The Sapochnick Law Firm has drafted the following answers to your frequently asked questions regarding the current state of DACA, CIS’ announcement informing the public that it will continue accepting DACA requests, and further developments relating to DACA.


WHY YOU SHOULD APPLY FOR YOUR DACA RENEWAL NOW


At this time the fate of the DACA program is extremely uncertain. The United States Supreme Court is set to make a final decision regarding the legality of the DACA program at any time. Given that the liberal justices on the court are outnumbered by 5-4, it is more and more probable that the DACA program will be terminated. Once the Supreme Court casts the final vote, DACA recipients will likely lose the opportunity to apply for renewal of their benefits. Now more than ever DACA holders should take advantage of their ability to apply for a final renewal of their benefits. We hope that the Supreme Court will be on the right side of history, but there can be no guarantees.


1. I have never applied for DACA before, can I still submit an application?

No. The preliminary injunction does not require USCIS to accept DACA applications from first-time applicants. USCIS has made clear that it will not be accepting DACA applications from those who have never before been granted deferred action. The agency will only continue accepting applications to renew a grant of deferred action under DACA.

2. Why did I hear that applications for first-time applicants would be accepted?

In a previous case out of the U.S. District Court for the District of Columbia, NAACP v. Trump, federal judge John D. Bates ordered the government to submit additional information to justify its decision to terminate DACA—failure to do so meant that USCIS would be required to accept first-time applications for DACA as well as applications from DACA holders for advance parole.

The government did respond within the required period of time, issuing a memorandum outlining the government’s rationale for terminating the DACA program. Having satisfied the court’s requirement to produce the information, the U.S. District Court for the District of Columbia, “stayed” its previous order requiring that the DACA program be fully reinstated. As a result, the portions of the court order that would have allowed first-time applicants to seek DACA and allowed for DACA recipients to apply for advance parole, were stopped.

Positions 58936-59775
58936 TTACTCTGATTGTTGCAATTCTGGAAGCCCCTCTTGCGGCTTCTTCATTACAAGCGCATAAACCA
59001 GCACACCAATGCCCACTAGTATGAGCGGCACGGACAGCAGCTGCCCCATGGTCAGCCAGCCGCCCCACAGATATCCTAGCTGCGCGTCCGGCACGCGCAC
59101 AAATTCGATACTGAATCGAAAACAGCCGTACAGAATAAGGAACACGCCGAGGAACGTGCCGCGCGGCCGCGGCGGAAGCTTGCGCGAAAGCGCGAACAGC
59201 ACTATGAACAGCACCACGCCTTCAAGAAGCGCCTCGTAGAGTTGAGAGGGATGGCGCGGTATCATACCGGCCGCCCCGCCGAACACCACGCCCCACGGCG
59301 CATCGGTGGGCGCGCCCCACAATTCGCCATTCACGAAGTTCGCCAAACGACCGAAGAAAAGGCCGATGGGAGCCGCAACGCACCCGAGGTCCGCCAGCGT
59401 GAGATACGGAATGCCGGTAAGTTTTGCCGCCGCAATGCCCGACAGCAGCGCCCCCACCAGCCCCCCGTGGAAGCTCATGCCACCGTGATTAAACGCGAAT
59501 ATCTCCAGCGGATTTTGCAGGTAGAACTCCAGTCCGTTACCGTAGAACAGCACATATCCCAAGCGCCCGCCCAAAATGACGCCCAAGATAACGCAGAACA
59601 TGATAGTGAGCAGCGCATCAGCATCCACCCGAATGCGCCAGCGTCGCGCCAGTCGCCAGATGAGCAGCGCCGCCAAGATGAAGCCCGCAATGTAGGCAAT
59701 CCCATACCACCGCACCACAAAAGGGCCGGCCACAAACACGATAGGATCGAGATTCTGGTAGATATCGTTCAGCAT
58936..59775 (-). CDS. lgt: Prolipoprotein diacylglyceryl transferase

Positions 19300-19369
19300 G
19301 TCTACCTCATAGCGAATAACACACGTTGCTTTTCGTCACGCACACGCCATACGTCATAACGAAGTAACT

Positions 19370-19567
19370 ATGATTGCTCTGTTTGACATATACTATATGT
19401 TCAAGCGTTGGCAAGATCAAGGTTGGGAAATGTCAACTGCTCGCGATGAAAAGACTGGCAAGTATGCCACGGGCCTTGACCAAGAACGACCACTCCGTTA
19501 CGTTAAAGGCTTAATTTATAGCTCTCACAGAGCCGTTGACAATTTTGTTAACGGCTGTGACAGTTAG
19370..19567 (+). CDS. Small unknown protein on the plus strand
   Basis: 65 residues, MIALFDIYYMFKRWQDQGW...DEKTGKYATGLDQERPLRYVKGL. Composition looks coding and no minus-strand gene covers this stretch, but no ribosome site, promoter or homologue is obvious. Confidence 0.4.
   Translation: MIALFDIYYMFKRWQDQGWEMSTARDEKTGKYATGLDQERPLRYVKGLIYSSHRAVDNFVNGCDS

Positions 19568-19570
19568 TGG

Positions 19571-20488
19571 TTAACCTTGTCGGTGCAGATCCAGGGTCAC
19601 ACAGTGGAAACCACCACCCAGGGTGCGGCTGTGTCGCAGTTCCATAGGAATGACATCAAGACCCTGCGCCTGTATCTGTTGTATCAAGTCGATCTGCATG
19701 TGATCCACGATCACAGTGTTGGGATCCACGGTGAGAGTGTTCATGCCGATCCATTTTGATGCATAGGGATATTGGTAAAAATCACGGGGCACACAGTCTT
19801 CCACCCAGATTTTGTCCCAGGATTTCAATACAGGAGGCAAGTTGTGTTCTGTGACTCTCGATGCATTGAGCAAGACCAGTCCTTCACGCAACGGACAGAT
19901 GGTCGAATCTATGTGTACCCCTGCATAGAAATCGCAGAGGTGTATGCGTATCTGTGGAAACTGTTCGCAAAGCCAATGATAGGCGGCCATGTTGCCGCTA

Given that the government complied with the court order, at this time, USCIS is not accepting DACA applications from first-time applicants, nor applications for advance parole from DACA recipients.

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A new decision issued by a federal judge in the case Itserve Alliance Inc., et al., v. L. Francis Cissna, will dramatically change the way that the United States Citizenship and Immigration Services (USCIS) adjudicates H-1B petitions for Information Technology companies.

The new ruling invalidates key provisions of the CIS 2010 Guidance Memorandum (also known as the Neufeld Memo) and the CIS 2018 Policy Memorandum (PM-602-0157) for two reasons.

Firstly, the court found that the policies outlined in these memorandums were inconsistent with previous regulations that were lawfully passed by the government through the formal notice-and-comment rule-making process, as required by law.

Secondly, the court found that USCIS violated the law when it abandoned previous regulations and began applying their own policies without first going through the required formal notice-and-rulemaking process. Since these policies were not passed through the formal rule-making process, their application was found to be unlawful and unenforceable.

Background

During the start of the Trump administration, USCIS began adopting a narrow policy designed to limit the number of H-1B petitions that would be approved. Throughout this period, our office saw the highest number of requests for evidence and denial rates ever experienced in over a decade in practice. Other immigration attorneys across the country observed the same trends.

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On February 21, 2020, the Supreme Court of the United States by a vote of 5-4 stayed the remaining statewide injunction issued by the U.S. District Court for the Northern District of Illinois, which prevented the government from enforcing the Inadmissibility on Public Charge Grounds rule also known as the “public charge” rule in the State of Illinois. A “stay” is a ruling made by a court to stop or suspend a proceeding or trial temporarily.

What this means

The Supreme Court’s ruling means that the government may now enforce the “public charge” rule in the state of Illinois, while it appeals the District Court’s decision.

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With just a few weeks into the new year, the judicial branch has been hard at work issuing decisions that spell trouble for the Trump administration.

On Wednesday, January 15th a federal judge in Maryland issued a temporary injunction preventing the Trump administration from implementing the President’s executive order “Enhancing State and Local Involvement in Refugee Resettlement,” issued by the President on September 26th of last year.

As part of the executive order, the President authorized state and local governments to refuse the placement or resettlement of refugees in their communities stating that, the Federal government, as an exercise of its broad discretion, “should resettle refugees only in those jurisdictions in which both the State and local governments” consent to receive refugees under the Department of State’s Reception and Placement Program.

The government by its order sought to tighten the placement of refugees in the United States by allowing refugees into the United States only if both the State and local government consent to their placement in the State or locality.

In response to a lawsuit filed by refugee-resettlement organizations challenging the executive order, U.S. District Judge Peter Messitte said that the plaintiffs were “clearly likely to succeed in showing, that, by giving states and local governments veto power over the resettlement of refugees within their borders, the [executive] order is unlawful.”

To preserve the status quo, until a final decision is made on the merits, Judge Messitte issued a temporary injunction blocking the government from enforcing any part of the executive order on a nationwide basis.